XMAS MARKS THE SPOT
Consider: How psyched do you suppose J. Michael Straczynski (story-editor of the series and credited writer of many, many episodes) was when the idea for this one popped up? The ‘Busters travel back in time (though they don’t realize they’ve done so until later) on Christmas Eve and witness a chain-covered ghost existing a home. Inside, they find an elderly man being “menaced” by three ghosts, whom they promptly trap.

Returning to their own time, they discover a world where Christmas no longer exists… because the man they “saved” was Ebeneezer Scrooge, and instead of learning his lesson like he was supposed to he took credit for “beating” the Ghosts of Christmas Past, Present and Future and led a campaign to eliminate the holiday forever! Now, the heroes have to both extract the Ghosts themselves from the Containment Unit and in the meantime return to Dickensian days and use science to present themselves to Scrooge as ghosts so he can learn the appropriate lessons.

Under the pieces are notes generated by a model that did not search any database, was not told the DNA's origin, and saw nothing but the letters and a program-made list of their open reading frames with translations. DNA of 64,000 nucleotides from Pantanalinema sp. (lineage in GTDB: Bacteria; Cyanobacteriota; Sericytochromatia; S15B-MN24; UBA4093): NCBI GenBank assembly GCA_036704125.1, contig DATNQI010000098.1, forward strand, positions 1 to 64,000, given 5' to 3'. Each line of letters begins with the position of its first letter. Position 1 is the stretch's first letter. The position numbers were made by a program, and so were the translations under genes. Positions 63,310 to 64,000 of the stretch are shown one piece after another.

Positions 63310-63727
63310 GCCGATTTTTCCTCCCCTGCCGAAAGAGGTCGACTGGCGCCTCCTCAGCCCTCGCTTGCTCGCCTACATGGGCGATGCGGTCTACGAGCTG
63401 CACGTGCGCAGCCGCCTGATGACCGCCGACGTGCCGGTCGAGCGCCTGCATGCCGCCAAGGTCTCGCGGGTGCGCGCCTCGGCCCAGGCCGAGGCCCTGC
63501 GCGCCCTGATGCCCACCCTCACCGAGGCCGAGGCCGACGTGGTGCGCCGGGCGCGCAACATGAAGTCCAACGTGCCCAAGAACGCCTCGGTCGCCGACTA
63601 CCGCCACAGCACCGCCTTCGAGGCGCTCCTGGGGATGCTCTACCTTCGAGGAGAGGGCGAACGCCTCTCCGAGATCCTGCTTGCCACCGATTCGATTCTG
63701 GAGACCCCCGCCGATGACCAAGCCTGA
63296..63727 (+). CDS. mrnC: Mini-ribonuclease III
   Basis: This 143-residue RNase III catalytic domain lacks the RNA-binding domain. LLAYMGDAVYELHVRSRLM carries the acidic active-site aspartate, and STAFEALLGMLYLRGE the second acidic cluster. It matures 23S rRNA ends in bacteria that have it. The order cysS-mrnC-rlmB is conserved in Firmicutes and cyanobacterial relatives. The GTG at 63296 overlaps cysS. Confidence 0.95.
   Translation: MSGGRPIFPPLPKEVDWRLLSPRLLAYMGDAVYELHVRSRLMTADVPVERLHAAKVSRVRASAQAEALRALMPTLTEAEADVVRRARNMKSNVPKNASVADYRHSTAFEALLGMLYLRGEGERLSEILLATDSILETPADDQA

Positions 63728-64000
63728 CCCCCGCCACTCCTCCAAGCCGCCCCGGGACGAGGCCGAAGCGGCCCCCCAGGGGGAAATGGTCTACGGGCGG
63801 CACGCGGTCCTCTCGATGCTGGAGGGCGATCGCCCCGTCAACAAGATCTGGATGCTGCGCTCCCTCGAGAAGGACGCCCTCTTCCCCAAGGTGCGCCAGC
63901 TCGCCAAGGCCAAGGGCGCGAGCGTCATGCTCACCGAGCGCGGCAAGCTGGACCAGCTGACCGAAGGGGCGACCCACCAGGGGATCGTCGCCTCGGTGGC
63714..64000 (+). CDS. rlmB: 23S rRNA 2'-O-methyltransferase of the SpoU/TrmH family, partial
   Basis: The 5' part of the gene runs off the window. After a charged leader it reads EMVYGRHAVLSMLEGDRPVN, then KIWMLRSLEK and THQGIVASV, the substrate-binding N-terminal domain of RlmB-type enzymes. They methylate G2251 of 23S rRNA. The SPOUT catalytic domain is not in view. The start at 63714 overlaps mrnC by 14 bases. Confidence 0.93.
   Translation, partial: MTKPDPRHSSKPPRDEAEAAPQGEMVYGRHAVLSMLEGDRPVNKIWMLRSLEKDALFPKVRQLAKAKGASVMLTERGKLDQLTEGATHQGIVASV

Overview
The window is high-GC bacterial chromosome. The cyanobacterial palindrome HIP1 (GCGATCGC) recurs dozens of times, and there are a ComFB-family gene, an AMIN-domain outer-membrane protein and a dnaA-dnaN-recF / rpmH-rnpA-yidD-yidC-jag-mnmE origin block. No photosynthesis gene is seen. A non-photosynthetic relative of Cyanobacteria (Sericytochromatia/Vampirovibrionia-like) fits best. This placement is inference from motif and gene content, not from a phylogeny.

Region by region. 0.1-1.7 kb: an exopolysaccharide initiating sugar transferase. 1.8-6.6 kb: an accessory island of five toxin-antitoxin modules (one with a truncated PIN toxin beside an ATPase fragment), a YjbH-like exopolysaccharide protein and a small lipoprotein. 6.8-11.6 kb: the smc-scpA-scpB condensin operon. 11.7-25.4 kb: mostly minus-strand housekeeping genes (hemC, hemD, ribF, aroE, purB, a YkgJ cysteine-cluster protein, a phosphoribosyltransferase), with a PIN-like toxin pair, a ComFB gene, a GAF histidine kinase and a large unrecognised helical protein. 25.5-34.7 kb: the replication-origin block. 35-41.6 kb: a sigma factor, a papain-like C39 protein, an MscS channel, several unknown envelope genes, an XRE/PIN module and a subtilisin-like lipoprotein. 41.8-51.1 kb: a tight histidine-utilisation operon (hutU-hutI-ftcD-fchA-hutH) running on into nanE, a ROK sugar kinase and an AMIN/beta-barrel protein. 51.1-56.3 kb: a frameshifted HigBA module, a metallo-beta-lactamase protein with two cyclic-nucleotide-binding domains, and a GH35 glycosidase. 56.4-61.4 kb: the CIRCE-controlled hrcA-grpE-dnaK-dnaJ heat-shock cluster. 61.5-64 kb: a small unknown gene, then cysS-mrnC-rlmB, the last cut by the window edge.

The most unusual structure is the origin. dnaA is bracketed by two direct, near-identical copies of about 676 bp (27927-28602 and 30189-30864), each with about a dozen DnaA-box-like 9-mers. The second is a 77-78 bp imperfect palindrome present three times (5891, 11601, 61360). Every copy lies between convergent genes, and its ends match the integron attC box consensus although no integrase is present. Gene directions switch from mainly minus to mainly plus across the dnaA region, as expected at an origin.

That’s just brilliant.

THE COLLECT CALL OF CATHULHU
Yes, this is real (and yes, they spell it wrong in the episode): There’s an H.P. Lovecraft-fanservice episode of The Real Ghostbusters, featuring not only Cthulhu and The Necronomicon but also some Shuggoths and characters with names like “Ted Clarke” and “Alice Derleth.”

Ray even namechecks the author, albeit obliquely as one of many authors who’ve written about the cursed spellbook at the heart of the plot: The Necronomicon is stolen from an exhibition, so The Ghostbusters head off to Miskatonic University to check in with experts. Ultimately, they battle Cthulhu himself — at Coney Island. Because why not?

THE BOOGIEMAN COMETH